Home for the Holidays

Ah, such a dramatic title for what amounts to an 8 mile drive for me. But the holidays are more than a journey down the highway- they are a personal journey -- always. Aren't they? It's part of my ritual to watch the fabulous film Home for the Holidays, starring Holly Hunter and Lilly Downey Jr. -ahem, sorry - Robert Downey Jr. It taps in, with an all-star cast boasting Geraldine Chaplain and Anne Bancroft, no less, into the compelling mix of adoration and suffocation that fill the air at family gatherings.

Every year, the holidays are a chance to gauge how things have changed in the last 365 days. I suppose we do it, even unconsciously, this measuring of sorts. My brother has sprouted facial hair and height in mass quantities, and ducks out at intervals to go see his girlfriend. I made a lot of the Christmas presents I gave my family, helped cook dinner, and baked throughout the weekend (gag gag, hello domesticity). And so on. I try to remember what the holidays were like when we were 2, 9, and 11, but I can barely recall thanks to this crap memory of mine, mostly used up on song lyrics. I used to celebrate Christmas unfailingly. String the popcorn, make the paper chain, whatever. Now I sit back and enjoy our use of a holiday celebrating a savior our religion (not that we really have one) doesn't recognize as God's son. But boy oh boy do we loot.

I was showered with gifts I probably don't deserve. I mean, was I good kid? Let's see. I quit my job. That was fun, if slightly naughty. And this brings me to another question- we have to have been good all year, right Santa? But do we need to be good from January 1 to Christmas? Is this like taxes, on the calendar year? Because if so, as I see it, we need to raise holy hell from today (Dec 26) til Dec 31st. Maybe these are freebie days? And maybe we should work quickly. I don't know what I'd do even if I was give the free reign to misbehave. Maybe I'd send George Bush a rude email. Maybe I'd blow off some red lights. Maybe I'd get a tattoo. I regret that the rebellion gene seems to have missed me.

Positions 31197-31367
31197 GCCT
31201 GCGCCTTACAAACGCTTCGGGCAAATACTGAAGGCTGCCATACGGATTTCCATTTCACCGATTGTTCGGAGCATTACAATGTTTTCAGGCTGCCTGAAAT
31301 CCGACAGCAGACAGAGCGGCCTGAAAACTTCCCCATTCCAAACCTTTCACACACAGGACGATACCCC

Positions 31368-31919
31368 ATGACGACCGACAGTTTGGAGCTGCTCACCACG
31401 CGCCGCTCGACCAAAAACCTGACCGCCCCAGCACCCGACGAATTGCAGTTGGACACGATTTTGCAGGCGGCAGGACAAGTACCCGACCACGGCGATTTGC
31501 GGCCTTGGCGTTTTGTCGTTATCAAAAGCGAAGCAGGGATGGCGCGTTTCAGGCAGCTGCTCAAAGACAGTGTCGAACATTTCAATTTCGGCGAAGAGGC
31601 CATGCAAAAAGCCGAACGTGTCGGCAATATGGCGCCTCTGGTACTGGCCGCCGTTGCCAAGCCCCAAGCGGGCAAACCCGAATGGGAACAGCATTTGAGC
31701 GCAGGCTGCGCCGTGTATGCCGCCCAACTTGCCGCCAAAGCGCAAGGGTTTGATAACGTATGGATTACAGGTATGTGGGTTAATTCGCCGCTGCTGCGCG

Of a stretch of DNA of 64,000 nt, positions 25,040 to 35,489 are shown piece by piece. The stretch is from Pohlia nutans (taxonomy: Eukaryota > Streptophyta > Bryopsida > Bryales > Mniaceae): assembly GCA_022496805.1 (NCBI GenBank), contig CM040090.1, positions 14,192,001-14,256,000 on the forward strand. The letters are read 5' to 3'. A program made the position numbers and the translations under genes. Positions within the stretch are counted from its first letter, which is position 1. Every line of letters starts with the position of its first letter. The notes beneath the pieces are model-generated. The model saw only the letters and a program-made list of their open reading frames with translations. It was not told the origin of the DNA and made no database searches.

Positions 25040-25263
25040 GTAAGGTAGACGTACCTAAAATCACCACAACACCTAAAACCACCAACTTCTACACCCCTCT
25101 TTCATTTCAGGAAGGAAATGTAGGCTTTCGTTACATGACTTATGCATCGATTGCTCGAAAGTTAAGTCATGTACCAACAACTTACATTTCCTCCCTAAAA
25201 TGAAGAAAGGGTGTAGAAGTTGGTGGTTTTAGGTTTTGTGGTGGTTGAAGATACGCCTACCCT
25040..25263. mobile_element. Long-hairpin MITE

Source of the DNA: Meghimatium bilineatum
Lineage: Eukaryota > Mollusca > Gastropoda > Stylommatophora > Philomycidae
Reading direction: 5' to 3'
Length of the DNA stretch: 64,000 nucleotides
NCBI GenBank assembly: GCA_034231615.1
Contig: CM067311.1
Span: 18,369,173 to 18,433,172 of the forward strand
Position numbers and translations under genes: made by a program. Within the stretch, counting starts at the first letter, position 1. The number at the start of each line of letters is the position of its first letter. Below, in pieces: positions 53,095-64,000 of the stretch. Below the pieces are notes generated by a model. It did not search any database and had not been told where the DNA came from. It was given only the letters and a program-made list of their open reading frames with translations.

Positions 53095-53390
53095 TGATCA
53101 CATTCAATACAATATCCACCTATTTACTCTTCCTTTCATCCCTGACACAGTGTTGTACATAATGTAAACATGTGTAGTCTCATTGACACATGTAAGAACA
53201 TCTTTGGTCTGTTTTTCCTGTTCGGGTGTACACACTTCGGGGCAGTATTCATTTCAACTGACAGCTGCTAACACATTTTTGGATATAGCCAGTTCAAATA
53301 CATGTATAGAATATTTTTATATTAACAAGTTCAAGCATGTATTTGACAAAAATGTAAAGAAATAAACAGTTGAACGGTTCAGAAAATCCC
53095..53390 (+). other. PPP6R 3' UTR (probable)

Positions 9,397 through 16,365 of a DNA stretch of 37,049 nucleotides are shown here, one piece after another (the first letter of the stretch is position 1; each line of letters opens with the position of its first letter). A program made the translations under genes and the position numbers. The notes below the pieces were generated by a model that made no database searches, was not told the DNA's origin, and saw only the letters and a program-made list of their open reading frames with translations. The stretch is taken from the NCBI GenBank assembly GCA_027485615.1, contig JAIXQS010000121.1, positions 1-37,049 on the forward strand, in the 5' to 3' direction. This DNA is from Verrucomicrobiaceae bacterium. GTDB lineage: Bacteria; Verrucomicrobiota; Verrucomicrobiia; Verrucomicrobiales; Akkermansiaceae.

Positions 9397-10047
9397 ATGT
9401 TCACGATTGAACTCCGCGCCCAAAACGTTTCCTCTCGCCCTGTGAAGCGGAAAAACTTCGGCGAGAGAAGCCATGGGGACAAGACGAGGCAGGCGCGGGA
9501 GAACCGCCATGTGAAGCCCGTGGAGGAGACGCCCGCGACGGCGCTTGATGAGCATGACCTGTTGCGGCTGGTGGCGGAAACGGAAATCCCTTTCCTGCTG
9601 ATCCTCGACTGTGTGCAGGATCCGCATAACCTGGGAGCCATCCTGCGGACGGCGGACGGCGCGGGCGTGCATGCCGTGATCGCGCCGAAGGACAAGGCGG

Anyways, back to the holidays. I suppose I expect everything to be pristine and perfect. I expect the reflection of Christmas ornaments to twinkle in our eyes as we share a meal. But this isn't how holidays go. That's not what they're for, I'm realizing. I suppose I'd always expected our family to live up to this Hallmark Holiday Special standard of "perfection". And yet that doesn't apply. Question as to whether it even exists.

I suppose I don't have the right to quote Tolstoy, given that I"m only halfway thru Anna Karenina (and that was 2 years ago, when I took a break and never picked it up again. oops). "Happy families are all alike; every unhappy family is unhappy in its own way." I'm not sure I agree in breaking it down into happy or unhappy, but I suppose that each family, during the holidays, pulls together in its own way. Holidays are a trial. And if you make it through, well then, you're a family. Can you live through a few days under the same roof, eating leftovers and putting presents together and watching horribly crap television together? Can you share one computer with internet access? Can you coordinate mealtimes for 5 stomachs on different time zones, much less taste buds?